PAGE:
Eyes like Willy's, HarperCollins (New York, NY), 2004.
(Under pseudonym Jennifer Havel) The Wacky Rulebook, Parker Brothers, 1984.
I Love You More, Western Publishing, 1990.
(Editor) Booklove: Creating Good Books for Children in an Age That Values Neither, Phoenix College Press (Phoenix, AZ), 2000.
Also contributor to periodicals, including Cricket, Jack and Jill, U.S. Kids, and Children's Magic Window.
In 1986 children's book author Juanita Havill introduced readers to a young African-American girl named Jamaica in her first published picture book, Jamaica's Find. Over a dozen years later, together with sometime-friend Brianna, brother Ossie, and assorted teachers and classmates, Jamaica has continued to entertain readers as she undergoes a series of everyday experiences that most children can relate to. In Jamaica and Brianna, for example, after Brianna makes fun of Jamaica for wearing a pair of Ossie's old, cast-off boots to school, the clever young girl shows her mother that the boots contain holes that make them unserviceable. When she comes to school the next day in a new pair of cowboy boots, the uncharitable and slightly jealous Brianna finds something else to tease, prompting Jamaica to think up a clever retort before the two friends ultimately call a truce. In another book in the series, Jamaica's Blue Marker, the annoying scribbling of a classmate proves frustrating to Jamaica until she realizes that the scribbler is moving away and has only been scribbling to get attention. And in Brianna, Jamaica, and the Dance of Spring the fierce competition for plum parts in an upcoming ballet school recital is ended when Brianna and her sister Nikki both wind up with strep throat; fortunately, a private at-home recital allows all three girls to take the lead, bringing a happy ending to another volume in Havill's popular picture-book series.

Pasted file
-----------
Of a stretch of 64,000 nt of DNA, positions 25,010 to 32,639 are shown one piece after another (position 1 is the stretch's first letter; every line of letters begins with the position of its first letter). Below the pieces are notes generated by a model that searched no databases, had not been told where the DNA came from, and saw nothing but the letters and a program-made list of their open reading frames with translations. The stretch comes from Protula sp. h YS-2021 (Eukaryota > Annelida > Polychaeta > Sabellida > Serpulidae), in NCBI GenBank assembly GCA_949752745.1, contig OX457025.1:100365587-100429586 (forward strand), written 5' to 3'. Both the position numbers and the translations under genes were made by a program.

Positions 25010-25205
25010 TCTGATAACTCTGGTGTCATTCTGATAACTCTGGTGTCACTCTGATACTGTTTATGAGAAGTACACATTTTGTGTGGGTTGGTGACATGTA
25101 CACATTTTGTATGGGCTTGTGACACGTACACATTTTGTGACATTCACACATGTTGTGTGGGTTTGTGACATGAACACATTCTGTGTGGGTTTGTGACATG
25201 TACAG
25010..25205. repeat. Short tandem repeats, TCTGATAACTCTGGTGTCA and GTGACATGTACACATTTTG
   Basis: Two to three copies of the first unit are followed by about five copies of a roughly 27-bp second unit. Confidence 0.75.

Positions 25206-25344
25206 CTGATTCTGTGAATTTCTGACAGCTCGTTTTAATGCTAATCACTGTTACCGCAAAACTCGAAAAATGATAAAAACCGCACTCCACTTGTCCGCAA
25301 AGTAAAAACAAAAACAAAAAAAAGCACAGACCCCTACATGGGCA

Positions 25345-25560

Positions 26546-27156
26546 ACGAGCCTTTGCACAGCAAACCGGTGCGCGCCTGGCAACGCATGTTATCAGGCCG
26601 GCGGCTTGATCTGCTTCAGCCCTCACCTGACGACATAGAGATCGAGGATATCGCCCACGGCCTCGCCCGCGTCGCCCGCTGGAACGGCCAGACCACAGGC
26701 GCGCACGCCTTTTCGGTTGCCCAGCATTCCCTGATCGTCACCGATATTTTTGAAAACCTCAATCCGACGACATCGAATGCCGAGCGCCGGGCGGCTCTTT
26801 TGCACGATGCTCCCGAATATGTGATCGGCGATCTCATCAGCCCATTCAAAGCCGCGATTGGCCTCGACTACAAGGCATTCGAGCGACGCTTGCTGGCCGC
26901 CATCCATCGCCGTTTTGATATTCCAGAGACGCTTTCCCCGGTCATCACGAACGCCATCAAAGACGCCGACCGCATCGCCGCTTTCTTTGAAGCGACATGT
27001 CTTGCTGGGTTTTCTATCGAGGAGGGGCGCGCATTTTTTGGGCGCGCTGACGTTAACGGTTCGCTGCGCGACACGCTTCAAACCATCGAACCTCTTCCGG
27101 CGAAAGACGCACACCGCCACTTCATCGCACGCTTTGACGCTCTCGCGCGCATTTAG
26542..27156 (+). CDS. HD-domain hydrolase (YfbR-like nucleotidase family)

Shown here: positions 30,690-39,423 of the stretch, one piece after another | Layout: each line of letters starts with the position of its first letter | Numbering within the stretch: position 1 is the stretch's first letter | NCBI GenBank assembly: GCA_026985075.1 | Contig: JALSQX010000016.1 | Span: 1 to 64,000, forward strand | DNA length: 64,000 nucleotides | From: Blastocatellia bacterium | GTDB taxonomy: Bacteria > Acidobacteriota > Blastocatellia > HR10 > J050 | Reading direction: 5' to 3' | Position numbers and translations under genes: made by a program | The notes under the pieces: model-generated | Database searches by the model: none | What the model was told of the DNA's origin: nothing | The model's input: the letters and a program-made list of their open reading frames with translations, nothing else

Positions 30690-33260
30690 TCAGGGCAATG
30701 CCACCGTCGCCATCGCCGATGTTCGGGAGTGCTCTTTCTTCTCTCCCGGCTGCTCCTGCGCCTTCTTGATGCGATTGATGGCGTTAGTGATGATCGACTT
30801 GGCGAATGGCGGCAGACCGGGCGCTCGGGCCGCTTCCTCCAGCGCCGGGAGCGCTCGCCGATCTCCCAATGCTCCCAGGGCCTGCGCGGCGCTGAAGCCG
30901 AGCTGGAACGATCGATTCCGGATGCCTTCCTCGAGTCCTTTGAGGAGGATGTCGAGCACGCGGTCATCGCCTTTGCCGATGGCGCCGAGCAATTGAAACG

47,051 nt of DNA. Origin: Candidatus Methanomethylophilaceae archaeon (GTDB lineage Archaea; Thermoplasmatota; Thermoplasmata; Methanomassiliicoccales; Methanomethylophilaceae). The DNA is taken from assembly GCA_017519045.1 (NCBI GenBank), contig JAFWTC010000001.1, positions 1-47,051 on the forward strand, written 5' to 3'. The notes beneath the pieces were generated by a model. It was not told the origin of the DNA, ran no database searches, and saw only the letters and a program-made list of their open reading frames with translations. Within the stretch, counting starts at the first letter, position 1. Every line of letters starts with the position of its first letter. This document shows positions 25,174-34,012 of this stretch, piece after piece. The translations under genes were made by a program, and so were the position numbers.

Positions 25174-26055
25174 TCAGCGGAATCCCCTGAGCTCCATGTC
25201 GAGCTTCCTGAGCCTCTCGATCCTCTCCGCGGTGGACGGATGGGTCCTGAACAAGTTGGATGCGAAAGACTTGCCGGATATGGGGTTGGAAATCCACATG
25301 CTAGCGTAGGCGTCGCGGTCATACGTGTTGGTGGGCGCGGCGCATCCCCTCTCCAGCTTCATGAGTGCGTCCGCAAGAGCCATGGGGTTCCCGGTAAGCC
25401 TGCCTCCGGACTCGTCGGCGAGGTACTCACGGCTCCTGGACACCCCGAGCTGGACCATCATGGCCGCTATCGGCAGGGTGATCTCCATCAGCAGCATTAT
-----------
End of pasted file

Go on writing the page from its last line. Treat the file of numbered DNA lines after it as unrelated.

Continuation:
Throughout the series, the author "displays a clear grasp of what matters to children," noted a Publishers Weekly contributor in reviewing Jamaica and Brianna, adding that Havill's likeable young characters are convincingly brought to life in Anne Sibley O'Brien's watercolor illustrations. In a review for Horn Book, Maeve Visser Knoth commended the inclusion of multicultural elements—Brianna and her family are Asian American—and noted that both "text and illustrations work together to create a portrait of a warm family, ethnically diverse school, and close friendship between the two girls."
In addition to the "Jamaica" books, Havill has also authored a number of stand-alone picture books. In Jennifer, Too she introduces a tag-along seven-year-old sister, who decides to prove herself as brave and adventurous as the older boys who play with her big brother. The realization of a young ivory carver that in order for him to practice the craft of his ancestors elephants must be killed is the focus of Sato and the Elephants, a picture book that Booklist contributor Deborah Abbott cited as an effective story to begin a discussion of the African ivory trade. For older children, Eyes like Willy's also prompts questions, this time with regard to the meaning of friendship as two young friends—one Austrian and one American—grow up and find themselves on the opposite sides of the battlefield in World War I. Praising Havill's middle-grade novel in a Booklist review, Carolyn Phelan noted that Eyes like Willy's succeeds as a "spare, thoughtful story [that] does a superb job of personalizing the pain of this brutal, futile war."